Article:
During October I ran a series of workshops for all our Year 12 students entitled “Research & Referencing“. This was part of a series of sessions looking at Study Skills in general, from Time Management and Skimming and Scanning (the latter I created an activity for).
Firstly we discussed the students favourite first ports of call – Wikipedia and Google. Many are aware of the downsides, lack of authority, reliability, volume of hits etc, but very few knew about the alternatives, – they do now!
I demonstrated the Oliver Homepage (our OPAC system) and showed them a quick search which found both books and (reliable & educational) websites. I also showed our links to our local library service and the British Library, from which they can, for a small fee, get their hands on out of print books that may be really useful for their studies.
I then demonstrated that from the Oliver Homepage they could gain access to the databases that the MRC subscribes to. The key ones for P16 studies being Britannica Encyclopedia; NewsBank and InfoTrac. I gave a brief demonstration for each of these and encouraged them to give them a try as their teachers will be expecting them to use a wider variety of sources than just Google and Wikipedia. The internal links within Britannica to other journal articles and the Webs Best Bits are invaluable on their own and makes a great starting point for research. Plus no-one will ever know if they use the Primary version to get a really simple definition to help them! With all of these you can save, print and email results – which is a great way of checking with your teacher that you are on the right track.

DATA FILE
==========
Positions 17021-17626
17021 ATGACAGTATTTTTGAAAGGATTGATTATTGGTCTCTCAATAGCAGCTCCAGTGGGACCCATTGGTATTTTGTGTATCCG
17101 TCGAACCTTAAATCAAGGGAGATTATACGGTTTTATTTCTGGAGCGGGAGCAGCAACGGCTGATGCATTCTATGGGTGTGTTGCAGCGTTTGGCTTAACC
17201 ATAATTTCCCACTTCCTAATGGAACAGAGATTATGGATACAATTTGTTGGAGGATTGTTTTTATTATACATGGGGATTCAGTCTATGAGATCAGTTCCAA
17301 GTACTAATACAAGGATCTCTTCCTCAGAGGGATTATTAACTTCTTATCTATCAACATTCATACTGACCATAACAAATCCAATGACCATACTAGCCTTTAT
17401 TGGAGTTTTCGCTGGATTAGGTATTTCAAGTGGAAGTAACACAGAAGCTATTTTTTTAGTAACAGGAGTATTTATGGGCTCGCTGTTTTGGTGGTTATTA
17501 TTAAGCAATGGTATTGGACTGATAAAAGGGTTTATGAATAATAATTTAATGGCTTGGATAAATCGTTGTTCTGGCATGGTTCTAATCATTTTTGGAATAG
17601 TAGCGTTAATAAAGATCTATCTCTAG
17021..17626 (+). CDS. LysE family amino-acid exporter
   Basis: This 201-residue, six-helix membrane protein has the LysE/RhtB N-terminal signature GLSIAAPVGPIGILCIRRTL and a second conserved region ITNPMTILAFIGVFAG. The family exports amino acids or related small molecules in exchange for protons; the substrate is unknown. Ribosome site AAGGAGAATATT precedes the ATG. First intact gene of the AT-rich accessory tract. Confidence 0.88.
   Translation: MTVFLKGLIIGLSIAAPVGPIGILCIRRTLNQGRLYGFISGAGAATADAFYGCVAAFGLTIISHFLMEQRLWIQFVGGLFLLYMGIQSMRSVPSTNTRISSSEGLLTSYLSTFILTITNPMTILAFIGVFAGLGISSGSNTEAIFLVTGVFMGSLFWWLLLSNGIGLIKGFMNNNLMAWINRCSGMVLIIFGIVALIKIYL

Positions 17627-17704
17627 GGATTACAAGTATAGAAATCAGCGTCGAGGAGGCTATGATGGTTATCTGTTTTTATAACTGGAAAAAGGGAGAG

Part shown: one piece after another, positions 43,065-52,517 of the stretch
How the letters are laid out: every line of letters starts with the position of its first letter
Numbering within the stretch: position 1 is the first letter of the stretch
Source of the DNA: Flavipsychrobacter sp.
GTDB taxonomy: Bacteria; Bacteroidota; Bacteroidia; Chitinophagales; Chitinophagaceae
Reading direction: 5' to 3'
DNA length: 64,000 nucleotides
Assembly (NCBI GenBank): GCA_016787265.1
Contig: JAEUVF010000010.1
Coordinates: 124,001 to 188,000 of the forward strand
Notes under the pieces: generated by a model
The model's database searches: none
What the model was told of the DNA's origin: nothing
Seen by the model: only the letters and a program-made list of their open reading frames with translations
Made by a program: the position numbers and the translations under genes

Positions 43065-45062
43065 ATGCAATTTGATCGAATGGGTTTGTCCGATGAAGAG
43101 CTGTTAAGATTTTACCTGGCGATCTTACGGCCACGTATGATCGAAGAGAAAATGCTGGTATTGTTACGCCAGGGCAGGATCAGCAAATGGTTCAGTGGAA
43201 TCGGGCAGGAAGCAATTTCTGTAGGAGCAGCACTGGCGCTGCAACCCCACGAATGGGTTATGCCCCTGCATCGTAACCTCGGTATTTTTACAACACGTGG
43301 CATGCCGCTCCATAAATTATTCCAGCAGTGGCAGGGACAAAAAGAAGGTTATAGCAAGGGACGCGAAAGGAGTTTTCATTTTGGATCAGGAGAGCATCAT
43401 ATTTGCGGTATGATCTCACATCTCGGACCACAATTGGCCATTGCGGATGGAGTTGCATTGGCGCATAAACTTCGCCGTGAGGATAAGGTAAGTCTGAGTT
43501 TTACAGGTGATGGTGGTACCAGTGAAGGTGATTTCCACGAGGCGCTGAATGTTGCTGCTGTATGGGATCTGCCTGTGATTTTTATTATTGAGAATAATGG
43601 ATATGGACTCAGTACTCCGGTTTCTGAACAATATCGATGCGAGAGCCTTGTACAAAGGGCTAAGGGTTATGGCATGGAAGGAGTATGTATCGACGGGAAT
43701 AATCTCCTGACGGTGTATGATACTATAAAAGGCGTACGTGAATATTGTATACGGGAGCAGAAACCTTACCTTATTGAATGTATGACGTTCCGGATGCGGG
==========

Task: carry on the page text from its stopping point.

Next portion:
The second part of the session looked at:
I installed Plato onto our VLE back in 2008 and use this fabulous resource when teaching reference skills. I showed a few videos to introduce the concept of Plagiarism or cheating, then asked them to discuss/ answer 5 ‘Plagiarism’ questions with a partner before showing a series of clips about common plagiarism mistakes.
Collusion, Copying, Paraphrasing, and incorrect Citation.
The two most contentious of these were collusion, “but our teacher tells us to work together” and paraphrasing “doesn’t everyone do this?” and led to some interesting conversations with students (Great!).
I shared examples of good practice, and then some video clips I put together (with the aid of Plato) to demonstrate how to reference a book, journal and website. Interesting to find out that some weren’t familiar with the word ‘journal’, and that the date of access is required for websites. I advised them that before they started researching online, they create a Word document and put todays date at the top, all they then need to do is paste in any useful URLs to keep a record.